While the government has announced a change in "internal policy" that allows HIV-positive foreigners to enter the country, there have been no actual legislative changes that make the decision legally binding.
The mixed message becomes especially apparent in the government's refusal to end the practice of mandatory HIV-testing of many of the country's foreign workers. What's more, because the Ministry of Justice retains its right to assess whether or not foreigners living with HIV pose a "health risk," such people may still be subjected to threats of job loss, deportation and lack of treatment.
It also mentions Bill 3356 and the Anti-English Spectrum, referring to an article by Adam Walsh of the Korea Herald, who collaborated on Solis' THP piece:
From this point forward, the practice of compulsory testing in Korea may only intensify. In February, drafters will present Bill 3356 to the National Assembly calling for the mandatory testing of all foreigners who hope to work in Korea on a visa.
According to Seo Bokun, spokesperson for Assemblyman Lee Sang-jun, a drafter of the bill, "the government should prioritize the safety of our citizens amongst any other matters, so we think it was wrong for the Ministry of Justice to alleviate their regulations on allowing HIV positive foreigners from entering Korea."
As stated in Adam Walsh's article in the Korea Herald, included within Bill 3356 is a flawed statistic that originates from Anti-English Spectrum, an anti-foreigner hate group that admittedly tries to catch foreign teachers doing drugs and other "unwanted" behavior. The group submitted a petition to the Ministry of Justice claiming that an AIDS clinic in Itaewon, the foreigner's district, performed 80 percent of its tests in 2007 on foreign teachers and foreign white-collar workers.
The Korea HIV/AIDS Prevention and Support Center responded by saying the 80 percent statistic was false. Moreover, the clinic moved its location from Itaewon to Seongbuk-gu in 2006, thus proving the misguided nature of Anti-English Spectrum's claim.
Walsh's article from November goes on to say:
The same dubious statistic can be traced back even further. A petition from AES sent to the Ministry of Justice in 2006 bears the same 80 percent figure. Around this time, Anti-English Spectrum assisted in an online article that alleged the percentage was English teachers, leaving out the mention of white collar workers. The picture included with the article is of a white man giving a blood sample to a nurse -- presumably an English teacher, since the article is about EFL teachers -- with the caption once again mentioning the Itaewon AIDS tests.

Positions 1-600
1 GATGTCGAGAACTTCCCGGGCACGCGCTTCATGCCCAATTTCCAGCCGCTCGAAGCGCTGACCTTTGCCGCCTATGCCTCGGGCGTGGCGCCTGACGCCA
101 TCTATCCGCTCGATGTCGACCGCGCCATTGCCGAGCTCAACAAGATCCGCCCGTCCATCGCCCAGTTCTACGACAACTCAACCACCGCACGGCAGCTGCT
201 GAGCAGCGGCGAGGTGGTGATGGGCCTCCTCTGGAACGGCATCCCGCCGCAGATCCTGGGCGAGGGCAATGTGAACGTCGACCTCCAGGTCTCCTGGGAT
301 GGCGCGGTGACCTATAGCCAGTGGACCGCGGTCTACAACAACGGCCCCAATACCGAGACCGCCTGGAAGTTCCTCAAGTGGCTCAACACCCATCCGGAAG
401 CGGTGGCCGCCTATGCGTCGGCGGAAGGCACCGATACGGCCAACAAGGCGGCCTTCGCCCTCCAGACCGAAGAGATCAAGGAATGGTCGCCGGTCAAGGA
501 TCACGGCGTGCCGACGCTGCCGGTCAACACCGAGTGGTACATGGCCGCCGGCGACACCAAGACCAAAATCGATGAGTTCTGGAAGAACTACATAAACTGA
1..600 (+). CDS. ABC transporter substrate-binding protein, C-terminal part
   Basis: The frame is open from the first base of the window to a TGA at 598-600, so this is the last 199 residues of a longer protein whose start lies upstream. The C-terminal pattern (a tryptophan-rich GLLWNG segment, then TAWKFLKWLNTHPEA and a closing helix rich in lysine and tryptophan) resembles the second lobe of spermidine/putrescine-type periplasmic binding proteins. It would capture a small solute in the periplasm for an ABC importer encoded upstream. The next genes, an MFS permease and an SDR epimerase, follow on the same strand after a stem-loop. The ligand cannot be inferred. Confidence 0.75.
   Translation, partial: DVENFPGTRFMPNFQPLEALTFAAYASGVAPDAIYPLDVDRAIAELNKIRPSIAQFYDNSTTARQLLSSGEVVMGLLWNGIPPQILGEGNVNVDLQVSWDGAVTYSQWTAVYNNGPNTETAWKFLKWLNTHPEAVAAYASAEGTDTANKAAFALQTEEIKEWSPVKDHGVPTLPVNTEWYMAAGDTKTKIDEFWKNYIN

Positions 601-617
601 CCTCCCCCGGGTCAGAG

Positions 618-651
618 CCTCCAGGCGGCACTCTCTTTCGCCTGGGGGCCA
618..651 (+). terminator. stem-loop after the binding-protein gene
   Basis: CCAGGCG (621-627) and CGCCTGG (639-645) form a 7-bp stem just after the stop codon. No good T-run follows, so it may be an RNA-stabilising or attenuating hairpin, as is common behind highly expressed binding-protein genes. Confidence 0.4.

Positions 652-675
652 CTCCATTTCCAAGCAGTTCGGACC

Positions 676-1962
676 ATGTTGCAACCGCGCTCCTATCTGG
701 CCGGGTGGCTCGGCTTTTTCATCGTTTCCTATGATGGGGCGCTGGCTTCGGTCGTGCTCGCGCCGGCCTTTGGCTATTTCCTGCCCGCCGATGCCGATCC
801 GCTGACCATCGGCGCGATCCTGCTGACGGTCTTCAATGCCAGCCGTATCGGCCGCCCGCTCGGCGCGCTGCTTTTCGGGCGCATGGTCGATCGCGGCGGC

As it turns out, the photo was a fake. The picture is of President George W. Bush's former U.S. Global AIDS coordinator being publicly tested for HIV/AIDS in Ethiopia in an effort to fight AIDS stigma. The same picture is on Wikipedia.
Solis last wrote about the issue of mandatory HIV tests in The Huffington Post in October:
In reference to Korea's testing policies, Korean Ministry of Justice official Lee Bok-nam states, "Foreigners do not have the right to demand that a country guarantees equal rights with the nationals of the country regarding entry into the country."
What Lee overlooks are the binding international human rights treaties that Korea has signed: the International Covenant on Civil and Political Rights, which binds it to guarantee the right to equal protection of the law to all people, regardless of race, ethnicity, nationality, sex, or any other status; and Korea's 2006 renewal of the 2001 Declaration of Commitment on HIV/AIDS, which seeks to eliminate all forms of discrimination against people living with HIV/AIDS by ensuring their privacy and access to health services, prevention, support, treatment, and legal protection.
He has contributed numerous articles to OhMyNews---including both of those THP pieces---including one in April, 2008 on "anonymous" HIV tests for foreigners.